Simple Chinese Cooking by Kylie KwongCooking Chinese food at home has truly never been easier--all you need is this book, a wok, and a quick trip to the supermarket Simple Chinese Cooking offers Kylie Kwongs philosophy of marrying the freshest ingredients and the simplest techniques to create amazing flavor. Kylie grew up devouring the mouthwatering heartiness of her mothers traditional Cantonese cuisine. Armed with the fundamental techniques, she set out to give ancient tradition a modern twist and bring the joys of Chinese cooking to all. Now, people from all over the globe flock to her popular restaurant in Sydney, billy kwong. But in this book, she brings her delicious recipes to Chinese food lovers everywhere.
Simple Chinese Cooking demystifies the preparation of Chinese cuisine--with ingredients that are readily available in any grocery store, and recipes that are friendly and easy-to-follow. From soy sauce chicken and steamed fish fillets with ginger and spring onions, to prawn wonton soup, this book offers delicious everyday meals, as well as dishes that are perfect for entertaining. With succulent 4-color photographs throughout and step-by-step instructional pictures, Simple Chinese Cooking will guide anyone to create a delectable feast.
How to Cook Perfect Beef Stir Fry Every Time
Everything You Need to Know about Asian Food
Whether for the Chinese New Year or just for a meal with friends, why not make some Asian cuisine? Get ready for a culinary tour of Asia! Source: Sasint. To help you, here are the 5 best blogs for learning to cook Asian food. When it comes to learning to cook, visiting sites can be more helpful than visiting sights.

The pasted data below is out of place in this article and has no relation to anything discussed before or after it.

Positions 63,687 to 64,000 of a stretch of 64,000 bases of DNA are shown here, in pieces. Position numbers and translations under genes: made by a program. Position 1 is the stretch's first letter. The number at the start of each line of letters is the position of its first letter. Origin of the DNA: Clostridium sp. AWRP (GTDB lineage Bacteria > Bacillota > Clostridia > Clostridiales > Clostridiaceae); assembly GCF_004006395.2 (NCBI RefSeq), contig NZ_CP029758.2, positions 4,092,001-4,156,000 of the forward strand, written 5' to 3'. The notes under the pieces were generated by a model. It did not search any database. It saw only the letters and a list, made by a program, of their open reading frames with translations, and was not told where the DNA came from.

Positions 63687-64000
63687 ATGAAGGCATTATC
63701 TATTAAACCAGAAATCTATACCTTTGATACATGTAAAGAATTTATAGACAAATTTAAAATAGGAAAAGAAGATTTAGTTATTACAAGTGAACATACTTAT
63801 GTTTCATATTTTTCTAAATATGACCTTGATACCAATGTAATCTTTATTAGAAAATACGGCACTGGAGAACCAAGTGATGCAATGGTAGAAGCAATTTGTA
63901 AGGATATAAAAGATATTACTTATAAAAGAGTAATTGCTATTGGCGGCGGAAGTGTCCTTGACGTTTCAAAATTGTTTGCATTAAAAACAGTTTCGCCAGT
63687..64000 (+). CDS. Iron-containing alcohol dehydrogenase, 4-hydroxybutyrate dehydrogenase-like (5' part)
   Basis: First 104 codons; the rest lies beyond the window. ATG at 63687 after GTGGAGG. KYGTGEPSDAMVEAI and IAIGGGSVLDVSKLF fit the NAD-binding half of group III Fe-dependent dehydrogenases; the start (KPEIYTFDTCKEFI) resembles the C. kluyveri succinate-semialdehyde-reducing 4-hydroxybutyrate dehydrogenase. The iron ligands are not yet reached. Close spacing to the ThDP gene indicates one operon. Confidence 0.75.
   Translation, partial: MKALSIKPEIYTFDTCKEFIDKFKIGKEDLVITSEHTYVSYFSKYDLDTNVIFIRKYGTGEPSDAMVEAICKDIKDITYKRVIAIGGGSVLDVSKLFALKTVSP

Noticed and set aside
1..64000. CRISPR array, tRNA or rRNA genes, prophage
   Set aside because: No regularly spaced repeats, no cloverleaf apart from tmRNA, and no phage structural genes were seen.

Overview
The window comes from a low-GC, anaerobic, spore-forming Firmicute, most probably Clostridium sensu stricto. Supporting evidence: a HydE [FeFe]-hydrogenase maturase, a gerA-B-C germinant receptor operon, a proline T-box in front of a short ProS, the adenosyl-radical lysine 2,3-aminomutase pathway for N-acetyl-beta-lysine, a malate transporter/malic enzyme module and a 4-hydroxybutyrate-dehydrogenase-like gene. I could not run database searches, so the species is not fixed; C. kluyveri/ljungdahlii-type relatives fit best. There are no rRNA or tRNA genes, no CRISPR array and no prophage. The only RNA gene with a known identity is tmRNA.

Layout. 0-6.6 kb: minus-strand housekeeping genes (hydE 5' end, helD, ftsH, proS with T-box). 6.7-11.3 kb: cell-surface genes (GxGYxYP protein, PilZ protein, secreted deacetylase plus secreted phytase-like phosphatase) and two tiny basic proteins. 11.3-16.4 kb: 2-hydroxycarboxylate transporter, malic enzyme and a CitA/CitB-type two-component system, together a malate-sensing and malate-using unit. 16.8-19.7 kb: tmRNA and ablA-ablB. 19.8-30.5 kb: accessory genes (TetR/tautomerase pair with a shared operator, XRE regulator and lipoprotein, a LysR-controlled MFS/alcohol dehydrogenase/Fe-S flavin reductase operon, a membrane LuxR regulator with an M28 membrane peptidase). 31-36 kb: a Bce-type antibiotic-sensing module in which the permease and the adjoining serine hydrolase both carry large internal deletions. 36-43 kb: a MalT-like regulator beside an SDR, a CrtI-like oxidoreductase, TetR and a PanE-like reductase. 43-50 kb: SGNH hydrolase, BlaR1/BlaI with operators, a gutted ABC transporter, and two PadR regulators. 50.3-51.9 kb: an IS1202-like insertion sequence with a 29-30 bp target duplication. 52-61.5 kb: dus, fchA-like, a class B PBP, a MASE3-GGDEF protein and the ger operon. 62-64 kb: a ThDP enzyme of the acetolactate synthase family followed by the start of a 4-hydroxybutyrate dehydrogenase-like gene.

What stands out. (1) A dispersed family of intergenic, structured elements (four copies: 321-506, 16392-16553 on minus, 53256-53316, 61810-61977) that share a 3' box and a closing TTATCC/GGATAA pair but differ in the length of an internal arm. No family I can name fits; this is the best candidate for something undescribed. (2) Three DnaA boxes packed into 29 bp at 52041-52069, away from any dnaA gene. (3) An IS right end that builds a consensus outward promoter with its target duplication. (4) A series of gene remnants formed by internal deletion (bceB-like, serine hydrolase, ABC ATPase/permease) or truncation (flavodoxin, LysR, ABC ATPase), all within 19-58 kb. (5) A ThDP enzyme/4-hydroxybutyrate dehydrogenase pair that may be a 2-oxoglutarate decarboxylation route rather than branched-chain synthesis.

2. China's North/South (Wheat/Rice) Food Divide
If you're just starting out cooking Chinese food, or looking for ways to improve your technique and the outcome, here are essential tips that no cook should be without. Try to vary the meat and vegetables in a dish so that there is an interesting variety of flavors, textures, and colors. The Chinese believe it is important to find balance and harmony in every aspect of life, including food. Fresh is best: always use fresh ingredients when possible. Be sure to have everything prepared before you start cooking: the vegetables washed, drained and cut; the meat cut and marinated; the sauces prepared.
What is the deal with Chinese BBQ? I know they eat spare ribs and chicken but is it really barbecued or just grilled. It's actually neither grilled nor barbecued, Doug, but rather roasted. Barbecue, as you know, is a process involving the long immersion of tough meats into a smoke bath, and that's something done at scale pretty much here and nowhere else. I saw not a single open fire kitchen when I was in Hong Kong -- which isn't to say they don't exist. But the kind of Chinese ribs and pork we have all come to love is basically cooked vertically in a tall, hot oven that allows its fat to drip off, and the sweet coating to caramelize in the heat. I wish more American restaurants would adopt the method, rather than using shitty smokerettes that burn nasty little pellets set next to electric coils.